Mr. Dallas Alahapperuma said more than a mouthful the other day when he went on record saying that the public see politicians as rogues. The exceptions, sadly, are few and far between. Politics today has become a road to riches and, quite apart from the legitimate and ever-growing perks and privileges that elected officials enjoy, there’s a great deal of loot to be picked up. The result has been that all kinds of riff-raff scramble to get elected and political parties are not choosy about the people they nominate. The candidates need enormous resources to win elections and they find campaign contributors to top up their war chests. Such contributions are invariably investments from which the donors seek much more than market returns. If their horse wins, and jockeys himself to a position where opportunities abound, the returns are assured. The politicians, of course, much more than their funders, benefit from office and cartoonists never tire of depicting them as gross and fat cigar-chomping characters.
It is not only politicians that the public see as rogues. Officials in various departments, like the office of the Registrar of Motor Vehicles, where Alahapperuma made his speech, are also tainted in the public mind. The Customs Department is another place where the pickings, in the public perception, are very rich. When a traffic cop stops a motorist crashing a red light, the offender too often thinks ``can I slip him a bribe and get off?’’ because many policemen are bribe takers. That politicians and bureaucrats working for various government agencies where corruption is rife get stereotyped as rogues, is not fair to honourable people in such institutions. Sri Lanka is not extra special in the corruption league. It exists not only here but, in varying degrees, also almost everywhere in the world where corrupt politicians and officials are a fact of life. A senior customs officer, on a training course in Indonesia many years ago, used to enjoy relating an anecdote of being introduced to someone at a dinner party as a customs chief from Sri Lanka. ``Customs chief?’’ beamed the man warmly shaking his hand. ``You must be very rich.’’ He was not trying to be nasty but merely stating what he thought was a plain fact.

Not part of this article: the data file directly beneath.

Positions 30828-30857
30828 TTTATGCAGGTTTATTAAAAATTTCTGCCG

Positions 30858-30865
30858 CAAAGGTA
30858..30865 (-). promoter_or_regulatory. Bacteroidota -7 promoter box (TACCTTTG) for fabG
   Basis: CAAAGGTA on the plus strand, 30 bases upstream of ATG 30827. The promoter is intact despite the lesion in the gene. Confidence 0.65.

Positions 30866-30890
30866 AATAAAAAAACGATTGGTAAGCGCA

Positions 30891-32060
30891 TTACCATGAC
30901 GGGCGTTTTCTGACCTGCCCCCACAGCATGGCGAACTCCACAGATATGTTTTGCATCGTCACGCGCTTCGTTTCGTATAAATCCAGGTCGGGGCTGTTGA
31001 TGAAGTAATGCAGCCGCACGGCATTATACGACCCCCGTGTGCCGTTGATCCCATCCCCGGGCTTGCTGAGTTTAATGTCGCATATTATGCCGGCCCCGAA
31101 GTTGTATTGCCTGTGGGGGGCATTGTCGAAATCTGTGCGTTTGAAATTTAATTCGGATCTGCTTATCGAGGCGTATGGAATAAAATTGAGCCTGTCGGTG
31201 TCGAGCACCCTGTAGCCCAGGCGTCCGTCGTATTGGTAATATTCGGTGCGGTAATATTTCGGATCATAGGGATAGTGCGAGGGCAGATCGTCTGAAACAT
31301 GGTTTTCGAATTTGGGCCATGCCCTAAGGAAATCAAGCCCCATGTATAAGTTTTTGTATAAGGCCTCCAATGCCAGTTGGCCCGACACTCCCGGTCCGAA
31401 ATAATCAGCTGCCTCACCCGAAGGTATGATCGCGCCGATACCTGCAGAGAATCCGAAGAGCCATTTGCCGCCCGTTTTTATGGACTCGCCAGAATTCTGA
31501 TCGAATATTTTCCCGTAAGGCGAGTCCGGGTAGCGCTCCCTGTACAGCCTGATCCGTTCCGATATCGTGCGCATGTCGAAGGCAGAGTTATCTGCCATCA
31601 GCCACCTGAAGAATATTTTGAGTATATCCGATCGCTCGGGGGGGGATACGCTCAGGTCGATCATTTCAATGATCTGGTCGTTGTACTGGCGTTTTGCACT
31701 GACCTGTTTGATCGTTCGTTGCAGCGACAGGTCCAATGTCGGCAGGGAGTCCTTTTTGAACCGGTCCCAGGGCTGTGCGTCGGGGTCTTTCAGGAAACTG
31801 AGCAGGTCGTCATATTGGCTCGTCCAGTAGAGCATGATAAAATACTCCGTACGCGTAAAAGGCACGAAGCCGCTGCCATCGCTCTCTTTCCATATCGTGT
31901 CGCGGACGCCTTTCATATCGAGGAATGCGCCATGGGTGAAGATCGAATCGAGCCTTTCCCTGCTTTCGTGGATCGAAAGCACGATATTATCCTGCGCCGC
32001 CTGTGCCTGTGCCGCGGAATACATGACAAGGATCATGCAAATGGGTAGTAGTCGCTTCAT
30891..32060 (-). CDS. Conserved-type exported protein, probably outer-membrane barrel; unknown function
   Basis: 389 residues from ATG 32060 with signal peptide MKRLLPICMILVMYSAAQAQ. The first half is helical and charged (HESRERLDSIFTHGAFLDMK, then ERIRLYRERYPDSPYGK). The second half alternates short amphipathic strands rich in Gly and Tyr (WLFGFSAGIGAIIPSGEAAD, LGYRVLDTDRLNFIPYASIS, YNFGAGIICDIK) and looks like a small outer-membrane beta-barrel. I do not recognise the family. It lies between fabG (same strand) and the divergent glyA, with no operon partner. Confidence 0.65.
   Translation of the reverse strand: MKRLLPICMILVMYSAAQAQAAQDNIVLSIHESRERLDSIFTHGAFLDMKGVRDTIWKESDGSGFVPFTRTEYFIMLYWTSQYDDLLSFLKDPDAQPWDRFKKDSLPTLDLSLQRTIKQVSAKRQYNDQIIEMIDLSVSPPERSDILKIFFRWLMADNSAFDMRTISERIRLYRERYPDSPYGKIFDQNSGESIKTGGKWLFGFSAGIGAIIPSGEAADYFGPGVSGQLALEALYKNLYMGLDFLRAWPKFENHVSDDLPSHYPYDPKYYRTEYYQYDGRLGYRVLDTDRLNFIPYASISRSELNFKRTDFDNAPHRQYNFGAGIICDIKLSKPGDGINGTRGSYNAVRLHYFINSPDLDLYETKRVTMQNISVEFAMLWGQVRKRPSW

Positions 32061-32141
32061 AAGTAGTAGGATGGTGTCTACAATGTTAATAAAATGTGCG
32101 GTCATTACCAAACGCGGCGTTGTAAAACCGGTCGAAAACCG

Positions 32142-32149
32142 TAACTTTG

Corruption feeds on many factors, human nature not the least of them. Who does not like easy money? Bribes or other inducements are proffered by the smallest mudalalis and the biggest businessmen for advantages that the receiver, whether politician or official, can confer. It is a fact that many people believe that a bribe is money well spent if there is delivery. While people by spoken word and in their thought processes are all too willing to damn the ``rogues,’’ they don’t see the mote in their own eye –the bribe giver or advantage seeker is as guilty as the taker. What should concern everybody is that corruption has grown exponentially with public expenditure. That, perhaps, is inevitable. While there were more honest men and women in public life in the early post-Independence years than today, there were also some rogues among them even in those days when public expenditure was relatively modest. PWD overseers, for example, were then stereotyped as corrupt and were considered able to dower their daughters sufficiently to marry them off to civil servants! But if there were no corrupt engineers passing their work, how could the overseers be corrupt?